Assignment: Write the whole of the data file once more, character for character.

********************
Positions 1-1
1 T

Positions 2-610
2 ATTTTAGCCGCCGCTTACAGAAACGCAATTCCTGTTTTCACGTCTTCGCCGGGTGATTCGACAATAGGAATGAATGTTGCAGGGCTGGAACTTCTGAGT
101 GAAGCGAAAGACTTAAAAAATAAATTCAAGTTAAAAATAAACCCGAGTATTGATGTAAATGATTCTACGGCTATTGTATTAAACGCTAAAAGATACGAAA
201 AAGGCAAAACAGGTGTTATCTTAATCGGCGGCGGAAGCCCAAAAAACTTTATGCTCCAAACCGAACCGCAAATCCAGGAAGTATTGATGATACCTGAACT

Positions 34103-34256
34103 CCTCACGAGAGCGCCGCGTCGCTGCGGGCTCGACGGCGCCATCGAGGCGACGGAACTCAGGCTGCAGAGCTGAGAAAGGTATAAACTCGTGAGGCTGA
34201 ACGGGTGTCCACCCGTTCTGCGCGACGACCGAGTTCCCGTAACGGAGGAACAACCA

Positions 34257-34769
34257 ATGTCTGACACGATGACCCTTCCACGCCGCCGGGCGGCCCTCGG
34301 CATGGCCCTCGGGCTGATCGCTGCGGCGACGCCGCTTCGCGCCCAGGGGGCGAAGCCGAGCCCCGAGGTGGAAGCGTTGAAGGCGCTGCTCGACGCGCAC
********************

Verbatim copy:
Positions 1-1
1 T

Positions 2-610
2 ATTTTAGCCGCCGCTTACAGAAACGCAATTCCTGTTTTCACGTCTTCGCCGGGTGATTCGACAATAGGAATGAATGTTGCAGGGCTGGAACTTCTGAGT
101 GAAGCGAAAGACTTAAAAAATAAATTCAAGTTAAAAATAAACCCGAGTATTGATGTAAATGATTCTACGGCTATTGTATTAAACGCTAAAAGATACGAAA
201 AAGGCAAAACAGGTGTTATCTTAATCGGCGGCGGAAGCCCAAAAAACTTTATGCTCCAAACCGAACCGCAAATCCAGGAAGTATTGATGATACCTGAACT

Positions 34103-34256
34103 CCTCACGAGAGCGCCGCGTCGCTGCGGGCTCGACGGCGCCATCGAGGCGACGGAACTCAGGCTGCAGAGCTGAGAAAGGTATAAACTCGTGAGGCTGA
34201 ACGGGTGTCCACCCGTTCTGCGCGACGACCGAGTTCCCGTAACGGAGGAACAACCA

Positions 34257-34769
34257 ATGTCTGACACGATGACCCTTCCACGCCGCCGGGCGGCCCTCGG
34301 CATGGCCCTCGGGCTGATCGCTGCGGCGACGCCGCTTCGCGCCCAGGGGGCGAAGCCGAGCCCCGAGGTGGAAGCGTTGAAGGCGCTGCTCGACGCGCAC